Anaxi launches feeds to help developers manage their notifications

Anaxi, the software development tool that helps developers get a better view of their projects in Jira and GitHub, is launching a small but nifty addition to its iOS and web apps today that allows developers to cut down on the steady stream of notifications and updates those services create.

The company, which was founded by former Apple engineering manager and Docker EVP of product development Marc Verstaen and former CodinGame CEO John Lafleur, rightly argues that tools like GitHub and Jira weren’t really made for personal productivity. Developers waste a lot of time going through updates and tickets in Jira, for example, some of which may be relevant and timely, while others are only distractions. In the end, you end up constantly switching context from ticket to ticket, which tend to be grouped in chronological order, and you may still miss important information.

Anaxi also argues that having a Slackbot constantly emit notifications for every new event only creates more distractions. “As a result, more and more developers turn off those notifications to avoid interruptions,” the team writes. “But then, you’re back to square one with all notifications being in chronological order.”

The way the team is trying to bring more clarity into this process is through feeds. The idea here is to allow developers to create dedicated feeds for whatever they need to focus on — maybe that’s a sprint or a single component of an app they are working on. That way, whatever you are looking at in Anaxi is relevant to your work because you can create filters based on issue, priority, status and any other label you want to track. From inside Anaxi, you can then also comment on tickets.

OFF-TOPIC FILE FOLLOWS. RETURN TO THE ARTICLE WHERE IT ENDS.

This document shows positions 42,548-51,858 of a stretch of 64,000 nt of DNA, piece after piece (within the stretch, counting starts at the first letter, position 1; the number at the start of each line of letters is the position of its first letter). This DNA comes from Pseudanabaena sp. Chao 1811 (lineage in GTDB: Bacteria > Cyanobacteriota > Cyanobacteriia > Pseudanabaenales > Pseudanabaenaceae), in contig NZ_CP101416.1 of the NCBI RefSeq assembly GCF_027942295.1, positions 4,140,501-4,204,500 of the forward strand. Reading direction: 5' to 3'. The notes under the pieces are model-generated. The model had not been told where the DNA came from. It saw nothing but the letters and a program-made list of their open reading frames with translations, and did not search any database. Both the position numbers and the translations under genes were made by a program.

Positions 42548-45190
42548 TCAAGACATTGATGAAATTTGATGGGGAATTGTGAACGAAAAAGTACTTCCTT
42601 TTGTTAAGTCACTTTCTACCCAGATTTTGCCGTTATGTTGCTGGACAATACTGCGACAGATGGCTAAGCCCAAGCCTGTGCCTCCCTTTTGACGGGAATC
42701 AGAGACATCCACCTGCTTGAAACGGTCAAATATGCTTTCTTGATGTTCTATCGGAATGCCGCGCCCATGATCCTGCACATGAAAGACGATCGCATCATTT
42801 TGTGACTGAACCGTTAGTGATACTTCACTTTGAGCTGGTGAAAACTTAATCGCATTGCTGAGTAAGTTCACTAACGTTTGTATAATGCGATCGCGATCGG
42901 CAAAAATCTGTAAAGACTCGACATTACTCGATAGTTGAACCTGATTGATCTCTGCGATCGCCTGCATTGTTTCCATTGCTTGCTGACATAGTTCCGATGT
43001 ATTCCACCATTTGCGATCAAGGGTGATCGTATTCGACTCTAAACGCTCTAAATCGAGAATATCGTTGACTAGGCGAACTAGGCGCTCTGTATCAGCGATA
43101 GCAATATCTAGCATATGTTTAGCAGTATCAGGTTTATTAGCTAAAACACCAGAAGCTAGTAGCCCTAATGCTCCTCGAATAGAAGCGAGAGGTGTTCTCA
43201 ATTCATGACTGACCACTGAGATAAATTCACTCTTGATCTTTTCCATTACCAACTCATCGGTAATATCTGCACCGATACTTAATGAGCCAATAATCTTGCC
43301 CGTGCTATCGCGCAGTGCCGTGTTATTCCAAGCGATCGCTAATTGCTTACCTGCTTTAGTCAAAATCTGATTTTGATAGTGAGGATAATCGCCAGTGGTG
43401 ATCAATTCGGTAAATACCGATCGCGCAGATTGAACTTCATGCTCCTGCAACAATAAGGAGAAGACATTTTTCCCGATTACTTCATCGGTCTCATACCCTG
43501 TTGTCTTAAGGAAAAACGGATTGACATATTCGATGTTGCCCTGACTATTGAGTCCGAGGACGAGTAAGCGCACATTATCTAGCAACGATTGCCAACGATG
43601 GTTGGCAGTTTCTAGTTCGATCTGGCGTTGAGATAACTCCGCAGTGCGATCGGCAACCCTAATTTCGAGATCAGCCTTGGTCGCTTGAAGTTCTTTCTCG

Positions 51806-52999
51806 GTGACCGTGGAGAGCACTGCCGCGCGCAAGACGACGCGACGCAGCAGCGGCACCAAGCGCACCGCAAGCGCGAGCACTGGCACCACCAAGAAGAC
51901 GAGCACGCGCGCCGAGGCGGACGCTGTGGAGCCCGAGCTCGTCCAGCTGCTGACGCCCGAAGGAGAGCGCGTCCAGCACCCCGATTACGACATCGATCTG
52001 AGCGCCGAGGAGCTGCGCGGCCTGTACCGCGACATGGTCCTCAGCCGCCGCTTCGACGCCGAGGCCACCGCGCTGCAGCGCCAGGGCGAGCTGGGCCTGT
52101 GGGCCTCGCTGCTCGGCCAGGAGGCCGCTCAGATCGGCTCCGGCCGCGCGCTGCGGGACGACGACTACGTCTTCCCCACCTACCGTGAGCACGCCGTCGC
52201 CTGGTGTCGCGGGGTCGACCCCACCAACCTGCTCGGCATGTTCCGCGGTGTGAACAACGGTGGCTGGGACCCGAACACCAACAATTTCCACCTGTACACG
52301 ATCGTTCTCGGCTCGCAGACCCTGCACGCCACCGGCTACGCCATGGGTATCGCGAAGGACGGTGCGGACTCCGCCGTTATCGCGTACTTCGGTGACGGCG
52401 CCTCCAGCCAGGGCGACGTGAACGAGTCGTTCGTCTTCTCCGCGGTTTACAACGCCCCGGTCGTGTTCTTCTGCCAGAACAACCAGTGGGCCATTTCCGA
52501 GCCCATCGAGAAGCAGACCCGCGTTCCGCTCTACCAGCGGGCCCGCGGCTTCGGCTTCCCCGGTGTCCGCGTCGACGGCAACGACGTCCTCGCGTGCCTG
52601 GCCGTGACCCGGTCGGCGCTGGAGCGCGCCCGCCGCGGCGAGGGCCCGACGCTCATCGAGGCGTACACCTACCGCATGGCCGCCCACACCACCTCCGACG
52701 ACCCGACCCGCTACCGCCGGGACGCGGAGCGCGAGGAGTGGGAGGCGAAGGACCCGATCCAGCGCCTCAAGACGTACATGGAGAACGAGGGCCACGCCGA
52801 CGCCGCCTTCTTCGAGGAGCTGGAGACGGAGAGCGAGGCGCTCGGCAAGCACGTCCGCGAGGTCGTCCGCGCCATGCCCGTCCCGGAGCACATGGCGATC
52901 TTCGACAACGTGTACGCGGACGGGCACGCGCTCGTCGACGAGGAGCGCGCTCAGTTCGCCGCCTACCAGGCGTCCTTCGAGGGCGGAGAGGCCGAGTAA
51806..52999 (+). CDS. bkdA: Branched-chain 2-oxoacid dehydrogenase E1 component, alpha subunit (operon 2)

Anaxi first launched last September. At the time, it was an iOS-only service, but the team has since launched a web client, too. While the service does cache some data locally, no information is ever shared with Anaxi itself. Instead, the service pulls its data directly from the services it supports. The team is considering some server-side features, though, to maybe use machine learning to prioritize tickets or perform other more advanced analytics. As Verstaen and Lafleur tell me, though, this will be very transparent to users — and is also still a while out. In the near future, the team is more focused on adding support for GitHub Enterprise users and Jira Server, which will open up the service to more enterprise users.

This post was originally posted at http://feedproxy.google.com/~r/Techcrunch/~3/vTyQajUcf24/.

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